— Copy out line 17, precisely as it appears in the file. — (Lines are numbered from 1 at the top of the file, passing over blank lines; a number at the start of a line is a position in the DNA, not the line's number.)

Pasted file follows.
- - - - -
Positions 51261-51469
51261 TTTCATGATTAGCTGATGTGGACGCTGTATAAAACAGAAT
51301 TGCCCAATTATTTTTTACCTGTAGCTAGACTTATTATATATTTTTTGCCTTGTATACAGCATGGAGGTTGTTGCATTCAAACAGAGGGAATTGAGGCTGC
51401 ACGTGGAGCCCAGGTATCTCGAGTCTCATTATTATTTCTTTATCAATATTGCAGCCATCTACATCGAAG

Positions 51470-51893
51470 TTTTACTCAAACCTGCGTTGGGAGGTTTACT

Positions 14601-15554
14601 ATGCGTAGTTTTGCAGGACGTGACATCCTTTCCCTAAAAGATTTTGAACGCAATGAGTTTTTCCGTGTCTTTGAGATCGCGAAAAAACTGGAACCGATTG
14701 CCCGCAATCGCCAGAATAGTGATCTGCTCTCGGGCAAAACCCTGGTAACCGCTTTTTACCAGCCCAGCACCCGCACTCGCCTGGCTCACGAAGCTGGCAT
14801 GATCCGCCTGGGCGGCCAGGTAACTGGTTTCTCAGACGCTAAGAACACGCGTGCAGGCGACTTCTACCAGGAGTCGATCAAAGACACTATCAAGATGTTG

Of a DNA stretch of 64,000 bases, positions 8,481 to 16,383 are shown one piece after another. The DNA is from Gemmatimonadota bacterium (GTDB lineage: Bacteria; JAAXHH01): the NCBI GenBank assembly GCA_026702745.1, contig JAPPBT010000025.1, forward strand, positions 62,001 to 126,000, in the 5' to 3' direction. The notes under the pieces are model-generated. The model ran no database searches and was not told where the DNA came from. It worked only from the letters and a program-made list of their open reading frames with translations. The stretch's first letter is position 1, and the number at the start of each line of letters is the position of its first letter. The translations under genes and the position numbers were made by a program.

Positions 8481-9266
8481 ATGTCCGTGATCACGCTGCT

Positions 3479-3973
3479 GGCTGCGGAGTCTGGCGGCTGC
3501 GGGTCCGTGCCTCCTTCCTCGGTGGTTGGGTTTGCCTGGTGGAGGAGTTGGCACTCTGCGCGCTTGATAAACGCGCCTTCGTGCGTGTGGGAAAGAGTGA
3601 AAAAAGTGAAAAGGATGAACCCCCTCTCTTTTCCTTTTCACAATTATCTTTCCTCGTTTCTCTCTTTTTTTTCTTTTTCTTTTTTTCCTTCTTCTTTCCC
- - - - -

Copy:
3601 AAAAAGTGAAAAGGATGAACCCCCTCTCTTTTCCTTTTCACAATTATCTTTCCTCGTTTCTCTCTTTTTTTTCTTTTTCTTTTTTTCCTTCTTCTTTCCC